This is how I usually train and how I e trained since I started this life changing journey to health and fitness. Running, complemented with strength training (or swimming), and healthy nutrition 90% of the time. Only this time I didn’t strength train. It’s good to have a rest from it and this will be 4-5 weeks off it.

I’m burning so many calories with running (4-5000 a week) it’s ok for me to have treats (I think). Especially since I’m at my goal weight. There is the fact that I need to be fuelled to train too. Carbs and protein for energy, repair and recovery, healthy fats too. If I was trying to lose weight I might be more restrictive and cut out most of the crap more.

I can burn between 500-1500 calories on a long run before work, when everyone else is in their bed. 🙂 that doesn’t stop the fact that I should be eating foods which are full if nutrition (and less of the sugary stuff I tend to go for). What I’ve learned is that treats are ok as long as you don’t make them a habitual part of your meals / snacks. Ie a mars bar after every dinner time!! 😉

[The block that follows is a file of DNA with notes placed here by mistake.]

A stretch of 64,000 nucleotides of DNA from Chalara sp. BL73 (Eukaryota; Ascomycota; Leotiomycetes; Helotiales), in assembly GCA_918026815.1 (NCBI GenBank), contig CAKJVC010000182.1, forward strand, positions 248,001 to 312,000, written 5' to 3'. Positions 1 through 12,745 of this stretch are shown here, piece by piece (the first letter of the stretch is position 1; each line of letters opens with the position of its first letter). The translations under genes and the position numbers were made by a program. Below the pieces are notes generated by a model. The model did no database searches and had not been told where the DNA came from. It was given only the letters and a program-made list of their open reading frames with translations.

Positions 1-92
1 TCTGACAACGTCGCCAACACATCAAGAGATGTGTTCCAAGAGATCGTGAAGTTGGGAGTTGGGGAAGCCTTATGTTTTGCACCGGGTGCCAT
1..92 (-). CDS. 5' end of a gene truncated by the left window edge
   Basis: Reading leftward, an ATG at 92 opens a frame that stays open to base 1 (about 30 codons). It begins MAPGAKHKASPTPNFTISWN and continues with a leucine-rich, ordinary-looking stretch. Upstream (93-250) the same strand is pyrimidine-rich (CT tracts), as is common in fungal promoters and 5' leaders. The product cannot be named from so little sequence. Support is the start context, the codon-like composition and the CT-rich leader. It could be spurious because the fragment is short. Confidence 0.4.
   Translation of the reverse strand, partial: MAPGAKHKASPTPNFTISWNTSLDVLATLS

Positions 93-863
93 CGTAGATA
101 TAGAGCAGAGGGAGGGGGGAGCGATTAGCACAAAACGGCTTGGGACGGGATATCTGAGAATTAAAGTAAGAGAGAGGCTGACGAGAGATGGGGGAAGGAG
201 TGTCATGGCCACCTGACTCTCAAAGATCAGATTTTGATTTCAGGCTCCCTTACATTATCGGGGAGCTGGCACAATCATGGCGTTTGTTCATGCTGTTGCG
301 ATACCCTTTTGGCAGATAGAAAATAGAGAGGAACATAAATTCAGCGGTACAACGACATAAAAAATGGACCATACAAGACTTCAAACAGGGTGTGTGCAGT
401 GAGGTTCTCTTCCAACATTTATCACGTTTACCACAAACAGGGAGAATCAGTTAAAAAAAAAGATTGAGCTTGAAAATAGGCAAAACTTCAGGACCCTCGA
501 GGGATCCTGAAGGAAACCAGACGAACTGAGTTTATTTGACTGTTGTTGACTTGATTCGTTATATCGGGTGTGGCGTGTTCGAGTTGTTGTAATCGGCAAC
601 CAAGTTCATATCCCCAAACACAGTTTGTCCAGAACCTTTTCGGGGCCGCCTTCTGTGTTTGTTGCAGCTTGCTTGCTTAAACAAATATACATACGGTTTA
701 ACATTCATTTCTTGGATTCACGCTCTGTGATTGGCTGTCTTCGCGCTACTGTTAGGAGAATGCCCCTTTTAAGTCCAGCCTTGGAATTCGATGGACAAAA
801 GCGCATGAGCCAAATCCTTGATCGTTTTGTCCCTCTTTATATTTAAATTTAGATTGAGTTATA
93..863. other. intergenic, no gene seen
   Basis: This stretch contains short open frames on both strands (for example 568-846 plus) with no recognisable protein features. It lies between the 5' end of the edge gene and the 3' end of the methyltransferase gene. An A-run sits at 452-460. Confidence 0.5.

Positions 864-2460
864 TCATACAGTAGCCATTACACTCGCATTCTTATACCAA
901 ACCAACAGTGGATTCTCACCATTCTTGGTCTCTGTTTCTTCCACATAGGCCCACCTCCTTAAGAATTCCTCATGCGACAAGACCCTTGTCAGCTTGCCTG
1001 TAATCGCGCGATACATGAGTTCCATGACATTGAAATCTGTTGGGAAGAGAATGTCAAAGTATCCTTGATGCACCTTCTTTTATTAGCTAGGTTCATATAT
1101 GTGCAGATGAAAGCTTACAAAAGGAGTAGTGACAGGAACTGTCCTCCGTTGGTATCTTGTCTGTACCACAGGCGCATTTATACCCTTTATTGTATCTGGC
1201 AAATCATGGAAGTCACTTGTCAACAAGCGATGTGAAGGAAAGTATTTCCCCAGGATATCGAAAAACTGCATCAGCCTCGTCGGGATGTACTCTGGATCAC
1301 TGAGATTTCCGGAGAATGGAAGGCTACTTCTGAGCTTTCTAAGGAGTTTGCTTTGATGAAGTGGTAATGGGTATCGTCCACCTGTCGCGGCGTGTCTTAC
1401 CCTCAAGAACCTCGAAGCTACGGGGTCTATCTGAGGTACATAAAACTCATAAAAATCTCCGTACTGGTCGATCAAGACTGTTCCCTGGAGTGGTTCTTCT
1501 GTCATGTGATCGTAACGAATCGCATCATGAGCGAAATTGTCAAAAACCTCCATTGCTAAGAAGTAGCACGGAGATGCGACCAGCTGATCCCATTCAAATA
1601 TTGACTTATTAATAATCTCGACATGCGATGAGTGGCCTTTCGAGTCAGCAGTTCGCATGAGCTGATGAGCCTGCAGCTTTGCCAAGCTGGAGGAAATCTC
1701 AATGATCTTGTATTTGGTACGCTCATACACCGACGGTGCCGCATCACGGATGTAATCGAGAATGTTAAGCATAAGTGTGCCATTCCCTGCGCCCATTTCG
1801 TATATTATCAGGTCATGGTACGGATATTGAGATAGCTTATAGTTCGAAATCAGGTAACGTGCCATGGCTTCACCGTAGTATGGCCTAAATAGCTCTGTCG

Plenty of water, plenty of food prep. I exercise so that I don’t need to be restrictive, and I can enjoy what I eat. Diets don’t work and I’ve never been on one.

Plenty of running, up to 16 miles on a long run and up to 35 miles a week. Taking it easy, running to my heart rate. No strength training so a rest from that, and I’ve noticed a difference.